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Earnings season is getting ready to rev into high gear, but earnings are unlikely to be the talk of the sector in the days to come, with three big Food and Drug Administration actions expected in the coming week.
No headaches for Allergan shareholders
Up first is the PDUFA decision on Allergan's (UNKNOWN: AGN.DL ) inhaled migraine medication Levadex on Monday. MAP Pharmaceuticals received a complete response letter for Levadex in March 2012 because of manufacturing deficiencies and its delivery device. Levadex wasn't denied, though, based on safety or efficacy. This was a clean cue to investors that Levadex's approval seemed like a sure thing barring it worked hand-in-hand with the FDA to meet its demands. With Allergan taking that cue as a reason to buy MAP earlier this year for $958 million, Monday represents decision day as to whether the company has made adequate fixes to its delivery device and manufacturing process to satisfy the FDA.
Levadex's approval or rejection could also mean a good or bad day for Nektar Therapeutics (NASDAQ: NKTR ) , which looks to gain from royalty rights based on its contributions to Levadex's development. While impossible to predict, I'm going to go out on a limb and project an approval for Allergan.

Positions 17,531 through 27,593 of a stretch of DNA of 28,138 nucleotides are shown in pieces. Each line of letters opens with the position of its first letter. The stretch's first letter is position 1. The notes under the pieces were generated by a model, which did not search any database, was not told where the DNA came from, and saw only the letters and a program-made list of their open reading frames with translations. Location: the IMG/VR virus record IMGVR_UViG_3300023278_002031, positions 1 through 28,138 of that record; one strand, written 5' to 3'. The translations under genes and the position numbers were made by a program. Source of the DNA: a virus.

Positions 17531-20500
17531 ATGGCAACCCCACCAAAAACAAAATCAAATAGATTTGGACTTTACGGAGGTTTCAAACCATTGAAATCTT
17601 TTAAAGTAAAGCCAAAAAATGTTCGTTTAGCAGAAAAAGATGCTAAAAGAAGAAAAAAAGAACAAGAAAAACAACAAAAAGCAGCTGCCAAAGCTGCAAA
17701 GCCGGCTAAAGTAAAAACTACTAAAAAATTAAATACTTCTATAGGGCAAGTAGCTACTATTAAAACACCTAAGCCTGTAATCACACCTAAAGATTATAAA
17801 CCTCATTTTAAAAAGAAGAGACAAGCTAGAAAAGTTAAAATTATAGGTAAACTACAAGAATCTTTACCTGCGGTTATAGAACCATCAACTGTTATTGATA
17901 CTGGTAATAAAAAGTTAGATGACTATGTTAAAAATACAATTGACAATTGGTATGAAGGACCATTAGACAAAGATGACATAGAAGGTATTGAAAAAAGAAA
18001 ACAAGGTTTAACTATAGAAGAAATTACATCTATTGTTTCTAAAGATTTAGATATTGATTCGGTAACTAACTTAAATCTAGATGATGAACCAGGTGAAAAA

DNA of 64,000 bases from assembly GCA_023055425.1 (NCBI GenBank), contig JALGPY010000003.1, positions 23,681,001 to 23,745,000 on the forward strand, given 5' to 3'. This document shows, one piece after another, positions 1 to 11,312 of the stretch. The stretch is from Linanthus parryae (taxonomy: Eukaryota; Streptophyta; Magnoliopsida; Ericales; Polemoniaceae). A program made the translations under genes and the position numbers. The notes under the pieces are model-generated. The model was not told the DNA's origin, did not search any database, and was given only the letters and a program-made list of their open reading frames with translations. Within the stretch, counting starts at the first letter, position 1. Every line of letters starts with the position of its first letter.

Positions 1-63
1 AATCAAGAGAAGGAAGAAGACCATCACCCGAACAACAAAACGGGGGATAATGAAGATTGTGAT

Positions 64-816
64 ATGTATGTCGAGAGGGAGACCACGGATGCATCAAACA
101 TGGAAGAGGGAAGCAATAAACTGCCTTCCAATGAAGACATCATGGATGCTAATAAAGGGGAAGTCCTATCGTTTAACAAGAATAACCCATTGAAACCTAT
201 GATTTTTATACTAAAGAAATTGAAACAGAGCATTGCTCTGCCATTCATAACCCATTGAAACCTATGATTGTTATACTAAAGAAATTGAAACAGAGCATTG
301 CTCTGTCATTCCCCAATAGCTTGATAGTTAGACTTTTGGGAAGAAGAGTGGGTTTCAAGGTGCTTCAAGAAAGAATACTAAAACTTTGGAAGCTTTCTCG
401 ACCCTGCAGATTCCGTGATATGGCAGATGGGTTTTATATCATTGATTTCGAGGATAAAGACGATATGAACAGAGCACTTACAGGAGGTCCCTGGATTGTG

A revolutionary COPD treatment?
On Wednesday, chronic obstructive pulmonary disease, or COPD, treatment collaborators GlaxoSmithKline (NYSE: GSK ) and Theravance (UNKNOWN: THRX.DL ) are set to go before the FDA's panel with their combo Breo Ellipta. This revolutionary drug combines Theravance's long-acting beta-2 agonists with Glaxo's long-acting muscarinic antagonists into a dry powder inhaler to provide long-term COPD relief.
Studies of Breo Ellipta didn't show statistically significant effects at all doses examined (clinical trials are a bit of trial and error on dosing), but they all showed a measurable improvement in lung function, although not all increases were dubbed significant. In addition, the adverse event profile of Breo Ellipta was similar to the current standard of treatment.
As for Wednesday, I believe the patient pool should be enough to satisfy the FDA panel, but I'm concerned that it may focus on some of its non-statistically significant trials as a sticking point. Overall, I'm leaning toward a positive review from the FDA's panel, but we'll find out more on Wednesday.
Is this the End-o for Aveed?
Finally, on Thursday we have an FDA panel meeting for Endo Health Solutions' (NASDAQ: ENDP ) Aveed, with is an extended-release male hypogonadism treatment.
The drug itself was acquired when Endo purchased Indevus Pharmaceuticals in early 2009 and is on its second go-around after receiving a complete response letter in its first attempt to gain approval. That CRL spelled out the FDA's concerns regarding very rare, but serious, adverse side effects, which included post-injection anaphylaxis and pulmonary oil microembolism. The FDA also noted that Endo's risk evaluation and mitigation strategy was insufficient.
It's been more than three years since that initial CRL, so this should definitely be an interesting FDA panel meeting to say the least. Safety remains the primary concern, which the FDA panel may touch on and will more than likely determine how likely Aveed is to be approved once it goes before the FDA itself.
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